Drought has long been hard to predict, but new research will now help forecasters develop early warnings.
By Bob Berwyn
A Sudanese woman fills water bottles held by a young boy about 60 kilometers north of El-Fasher, the capital of the North Darfur state, on February 9th, 2017. (Photo: Ashraf Shazly/AFP/Getty Images)
Droughts are large-scale phenomena that can morph through time and space, and accurately forecasting them has long proven an elusive goal for climate scientists and meteorologists. But a new study could help because it reveals certain quite-specific geographic patterns that some regional droughts follow over and over again.
After analyzing thousands of droughts on all continents over a 30-year period, an international team of researchers found that about 10 percent of droughts follow predictable tracks. Combining new models with existing forecasting tools, the findings will give scientists a jump on predicting droughts.
Better forecasting could help relief agencies avert humanitarian catastrophes in less-developed regions of the world, where droughts are a matter of life and death for millions. It can help water managers avert shortages and inform farmers about when, what, and if to plant. All of this is even more important in the context of global warming, which is already worsening droughts.
“Some intense droughts are like slow-motion tropical cyclones. They move and affect different areas, except it’s on a timescale of months to years instead of days to weeks,” says Julio Herrera-Estrada, a Ph.D. candidate in civil and environmental engineering at Princeton University who led the team, which included other scientists from the University of Southampton in the United Kingdom and theInternational Institute for Applied Systems Analysis in Austria. The study was published last week in the journal Geophysical Research Letters.
Since droughts can cover large areas, they are among the deadliest and most costly natural disasters. The University of California–Irvine estimates that the California drought cost the state $1.8 billion and more than 10,000 jobs in 2015. Globally, drought has claimed over a million lives and caused $60 billion in losses since 1974, according to an analysis by the United Nations Office for Disaster Risk Reduction. Currently, a drought centered around the Horn of Africa is putting millions of people at risk in Somalia, South Sudan, Nigeria, and Yemen.
(Map: Courtesy Julio Herrera-Estrada)
“I realized that, compared to other extreme events, there’s no good model for projecting droughts,” Herrera-Estrada says. “It’s hard to predict where a drought might start. That’s more of a random act of the atmosphere, like a persistent high-pressure system, or an El Niño. But once the drought starts, if we understand the dynamics, we might be able to predict how it will evolve.”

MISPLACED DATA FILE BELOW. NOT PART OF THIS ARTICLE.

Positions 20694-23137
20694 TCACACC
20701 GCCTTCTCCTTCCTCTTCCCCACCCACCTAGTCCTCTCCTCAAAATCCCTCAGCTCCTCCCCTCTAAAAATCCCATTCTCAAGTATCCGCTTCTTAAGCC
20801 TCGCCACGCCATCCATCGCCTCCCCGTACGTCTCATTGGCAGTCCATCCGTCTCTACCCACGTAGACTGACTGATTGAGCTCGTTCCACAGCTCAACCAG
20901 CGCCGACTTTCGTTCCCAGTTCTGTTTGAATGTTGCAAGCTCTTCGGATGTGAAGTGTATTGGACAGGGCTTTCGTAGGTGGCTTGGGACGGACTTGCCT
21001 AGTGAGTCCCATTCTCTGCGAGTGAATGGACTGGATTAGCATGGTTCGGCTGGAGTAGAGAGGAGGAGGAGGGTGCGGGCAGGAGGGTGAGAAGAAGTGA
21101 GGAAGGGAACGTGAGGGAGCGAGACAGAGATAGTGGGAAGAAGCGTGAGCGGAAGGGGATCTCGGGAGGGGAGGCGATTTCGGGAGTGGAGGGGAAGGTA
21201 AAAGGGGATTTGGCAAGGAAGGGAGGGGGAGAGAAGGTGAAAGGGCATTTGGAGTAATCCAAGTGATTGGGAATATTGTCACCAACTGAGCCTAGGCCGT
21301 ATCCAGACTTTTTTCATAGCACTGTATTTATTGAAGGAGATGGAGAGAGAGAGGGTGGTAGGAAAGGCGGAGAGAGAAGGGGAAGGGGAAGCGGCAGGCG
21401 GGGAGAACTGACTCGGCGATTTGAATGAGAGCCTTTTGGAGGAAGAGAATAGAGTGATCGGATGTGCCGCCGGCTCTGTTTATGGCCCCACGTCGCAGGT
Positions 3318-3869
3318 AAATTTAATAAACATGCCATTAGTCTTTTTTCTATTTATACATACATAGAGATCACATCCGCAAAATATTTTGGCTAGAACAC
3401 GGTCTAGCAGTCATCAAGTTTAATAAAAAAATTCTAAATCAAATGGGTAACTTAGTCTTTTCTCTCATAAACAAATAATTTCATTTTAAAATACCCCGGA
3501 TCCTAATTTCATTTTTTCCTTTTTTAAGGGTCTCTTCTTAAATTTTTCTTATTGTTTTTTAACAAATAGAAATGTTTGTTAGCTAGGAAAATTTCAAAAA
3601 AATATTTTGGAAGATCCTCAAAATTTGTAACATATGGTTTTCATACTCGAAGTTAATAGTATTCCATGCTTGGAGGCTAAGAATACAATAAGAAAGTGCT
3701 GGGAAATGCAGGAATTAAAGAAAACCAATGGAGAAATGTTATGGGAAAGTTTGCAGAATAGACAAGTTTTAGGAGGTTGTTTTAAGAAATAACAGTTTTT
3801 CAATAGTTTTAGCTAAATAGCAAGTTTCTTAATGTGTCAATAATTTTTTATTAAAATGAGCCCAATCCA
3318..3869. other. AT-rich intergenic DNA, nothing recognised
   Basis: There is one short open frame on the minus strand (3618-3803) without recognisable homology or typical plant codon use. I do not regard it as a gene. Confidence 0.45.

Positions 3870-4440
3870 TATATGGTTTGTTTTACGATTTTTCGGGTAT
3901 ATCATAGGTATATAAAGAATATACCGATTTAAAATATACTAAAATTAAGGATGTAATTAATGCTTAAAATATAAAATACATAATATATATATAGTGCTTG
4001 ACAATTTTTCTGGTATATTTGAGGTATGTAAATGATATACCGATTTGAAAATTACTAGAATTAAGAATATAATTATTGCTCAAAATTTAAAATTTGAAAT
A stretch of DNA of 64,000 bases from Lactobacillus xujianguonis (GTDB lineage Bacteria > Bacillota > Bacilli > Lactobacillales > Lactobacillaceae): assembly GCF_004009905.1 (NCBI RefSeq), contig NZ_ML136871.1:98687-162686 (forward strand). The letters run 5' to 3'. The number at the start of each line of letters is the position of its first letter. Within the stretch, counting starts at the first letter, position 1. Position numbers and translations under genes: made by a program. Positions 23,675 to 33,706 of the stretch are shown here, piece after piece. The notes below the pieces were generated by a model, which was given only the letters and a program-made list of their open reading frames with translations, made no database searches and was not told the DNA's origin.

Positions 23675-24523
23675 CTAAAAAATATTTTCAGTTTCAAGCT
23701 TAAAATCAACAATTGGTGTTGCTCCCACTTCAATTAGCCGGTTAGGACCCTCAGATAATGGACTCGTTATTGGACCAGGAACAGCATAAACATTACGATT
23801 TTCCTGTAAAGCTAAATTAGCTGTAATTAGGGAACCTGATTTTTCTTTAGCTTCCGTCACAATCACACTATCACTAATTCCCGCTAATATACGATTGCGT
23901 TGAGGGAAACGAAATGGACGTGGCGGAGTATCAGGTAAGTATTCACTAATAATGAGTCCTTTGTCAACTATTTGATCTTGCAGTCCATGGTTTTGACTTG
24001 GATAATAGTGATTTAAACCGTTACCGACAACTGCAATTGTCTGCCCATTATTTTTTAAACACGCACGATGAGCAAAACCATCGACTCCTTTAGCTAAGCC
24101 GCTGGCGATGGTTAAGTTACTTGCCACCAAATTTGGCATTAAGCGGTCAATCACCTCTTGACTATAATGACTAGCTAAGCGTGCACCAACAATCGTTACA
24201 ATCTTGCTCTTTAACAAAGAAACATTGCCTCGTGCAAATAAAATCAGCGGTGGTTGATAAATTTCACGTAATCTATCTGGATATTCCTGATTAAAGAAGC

“For comparison, think of tropical cyclones. The science community has developed models, using statistics and physical drivers, with which they can simulate thousands or tens of thousands of hurricanes to forecast particular trajectories and the risk to particular coastal regions,” he says. “If we start seeing drought as dynamic events, as dry anomalies that travel, we might be able to forecast them in similar ways. So we looked: What are the important physical drivers that make them move?
The researchers on Herrera-Estrada’s team analyzed 1,420 droughts worldwide between 1979 to 2009. They found patterns on every continent and concluded that about 10 percent of the droughts — often the most intense — follow similar tracks. In the southwestern United States, droughts tend to move from south to north. In Australia, the researchers found two drought hotspots and common directions of movement, one from the East Coast in a northwest direction, the other from the central plains in a northeast direction.
The droughts the team studied tend to be the largest and most severe, with the highest potential for damage to the agriculture, energy, water, and humanitarian aid sectors.
A new study will contribute to better drought forecasting. (Map: Courtesy Julio Herrera-Estrada)
The modeling used in the new study would help avoid missed forecasts like in 2012, when a flash drought started in the southern Rockies in May and spread across the Midwest in just a few months, says Debasish Pai Mazumder, a climate scientist at the National Center for Atmospheric Research in Boulder, Colorado.
That drought seemed to start with a two-week heatwave in March. There was, he says, no underlying large-scale climate phenomenon suggesting drought development, so that the National Ocean and Atmospheric Administration’s seasonal forecast, focusing on precipitation and snowpack, missed the mark in terms of any sort of early drought warning, leaving ranchers and farmers high and dry.
Because droughts don’t stop at political boundaries, the study also highlights the importance of regional cooperation and sharing climate data across borders, the researchers concluded.